Mostafa* arrived in Lesbos in August after fleeing conflict in Afghanistan. He tried to reach Lesbos twice, he describes the first time as a shocking experience as water starting flooding the boat. The second time he succeeded.
“Moria has many problems. We have no electricity and the food is not good. Sometimes we walk to Mytilene which is more than 1 hour on foot from here because we don’t have enough money for the bus,” he says.
Mostafa lives with ten more people, his extended family, in one tent. Mostafa’s cousin agreed with him about the living conditions in Moria but added that he wanted to live in Greece.
“I want to stop fleeing. I know how difficult the situation is for the Greek economy and the people here, but if I find a job and settle here, I will stay here. I speak Dari and English, I can learn Greek,” he added.
A healthcare crisis
Moria’s horrid living conditions have created a healthcare and a mental health bomb for refugees. The camp has been left with only one doctor as the contracts for the staff who worked inside ended and were not renewed. The clinic that Doctors without Borders (MSF) operate Moria’s main entrance is overwhelmed with patients and can only look at those who are extremely vulnerable.
“We see more severe cases recently and this affects our team as well because we only see severe cases we cannot help everyone. The more people [in the camp], the more stress, and the more stress the more mental health issues,” says Katrin Brubakk, MSF’s mental health activity manager.
Katrin Brubakk also added that there is a rise in suicide attempts among adults as well as children.
Greece’s ill-thought migration plan
On August 31, the Government Council for Foreign Affairs and Defence, under the auspices of the newly elected Greek Prime Minister, called for a meeting in which they discussed the sudden rise of the number of refugees who arrived in the Aegean islands. Following the meeting Kyriakos Mitsotakis, Greece’s new Prime Minister announced seven measures that will be taken immediately and included the decongestion of the islands; the transfer to the Greek mainland of 116 unaccompanied minors who are waiting to be reunited with their families elsewhere in the EU; the increase of border patrolling and surveillance in collaboration with FRONTEX and NATO; the change of the institutional legal framework of granting asylum by abolishing the second stage of appeals; the increase of police searches on the islands and the mainland for the identification of asylum seekers whose asylum has been rejected; the immediate supply of 10 small flexible boats which will respond in cases of people smuggling; and finally the support of local communities by empowering infrastructure.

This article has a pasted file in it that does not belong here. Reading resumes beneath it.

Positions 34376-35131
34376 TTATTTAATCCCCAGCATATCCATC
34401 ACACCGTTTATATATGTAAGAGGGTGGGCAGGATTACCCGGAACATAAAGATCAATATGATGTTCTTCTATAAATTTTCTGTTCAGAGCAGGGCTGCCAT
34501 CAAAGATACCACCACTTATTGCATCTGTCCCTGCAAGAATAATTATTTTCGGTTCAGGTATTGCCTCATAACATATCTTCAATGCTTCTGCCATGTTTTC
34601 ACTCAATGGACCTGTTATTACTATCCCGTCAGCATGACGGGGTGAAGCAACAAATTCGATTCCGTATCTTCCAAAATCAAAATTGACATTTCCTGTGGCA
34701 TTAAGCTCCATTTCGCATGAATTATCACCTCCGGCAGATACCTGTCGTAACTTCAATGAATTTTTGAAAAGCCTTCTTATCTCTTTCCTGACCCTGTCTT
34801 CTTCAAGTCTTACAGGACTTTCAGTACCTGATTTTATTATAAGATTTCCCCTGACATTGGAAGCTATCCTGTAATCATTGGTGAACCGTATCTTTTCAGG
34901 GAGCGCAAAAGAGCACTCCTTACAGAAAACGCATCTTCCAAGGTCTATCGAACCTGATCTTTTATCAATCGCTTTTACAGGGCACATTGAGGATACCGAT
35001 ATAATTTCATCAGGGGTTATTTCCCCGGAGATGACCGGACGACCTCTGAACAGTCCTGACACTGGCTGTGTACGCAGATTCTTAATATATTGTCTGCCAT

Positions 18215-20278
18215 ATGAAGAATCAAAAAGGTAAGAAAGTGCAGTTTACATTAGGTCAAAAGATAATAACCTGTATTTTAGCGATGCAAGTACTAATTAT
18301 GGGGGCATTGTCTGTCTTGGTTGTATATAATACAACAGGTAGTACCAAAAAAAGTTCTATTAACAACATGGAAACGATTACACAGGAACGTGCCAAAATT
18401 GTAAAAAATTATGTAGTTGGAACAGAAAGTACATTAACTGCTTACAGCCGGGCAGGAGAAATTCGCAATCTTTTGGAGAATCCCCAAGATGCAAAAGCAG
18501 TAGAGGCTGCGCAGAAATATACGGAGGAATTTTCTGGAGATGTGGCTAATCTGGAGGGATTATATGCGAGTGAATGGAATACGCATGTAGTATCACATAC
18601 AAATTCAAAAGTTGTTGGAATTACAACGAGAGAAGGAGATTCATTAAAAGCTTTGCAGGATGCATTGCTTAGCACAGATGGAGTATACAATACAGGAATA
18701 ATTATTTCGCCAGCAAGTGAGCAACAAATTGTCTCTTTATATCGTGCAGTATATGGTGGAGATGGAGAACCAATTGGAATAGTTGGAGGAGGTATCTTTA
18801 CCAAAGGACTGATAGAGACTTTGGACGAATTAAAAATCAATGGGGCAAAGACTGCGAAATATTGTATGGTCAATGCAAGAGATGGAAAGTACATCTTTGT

The Government’s new plan, however, has been widely criticised by human rights organisations including Amnesty International. More specifically in an interview Gabriel Sakkelarides, Amnesty International Greece Director said that the government’s new migration plan “ignores the country’s basic obligations and poses serious risks of sanctions, human rights abuses and even greater asylum-related malfunction,” he also noted that Greece should not resort to violent refoulement. In reference to the announcement of the abolition of the second stage of appeals the Greek Refugee Council in a press release that “the provision of a second-instance examination of asylum applications is not a Greek specificity but an obligation laid down, for all EU Member States, directly by EU law” and such an action will violate international law.
The government’s new plan indicates that Greece will follow a stricter and more restrictive refugee policy. The abolition of the second stage of appeals amounts to violation of international and EU law which could potential lead to a conviction by the European Court of Human Rights. At the same time the increased patrol of the Aegean Sea in an already overly militarised area showcases the Government’s refusal to consider the refugee crisis as a humanitarian crisis; something that aligns both with the previous government’s approach as well as the EU’s approach to migration. The majority of those who arrive in Greece and are stuck in Moria and the rest of the hotspots come from conflict zones. By imposing restrictive policies is similar to ignoring their rights as refugees.
Cover photo: a child refugee inside his tent in Moria’s Olive Grove (photo: Marianna Karakoulaki)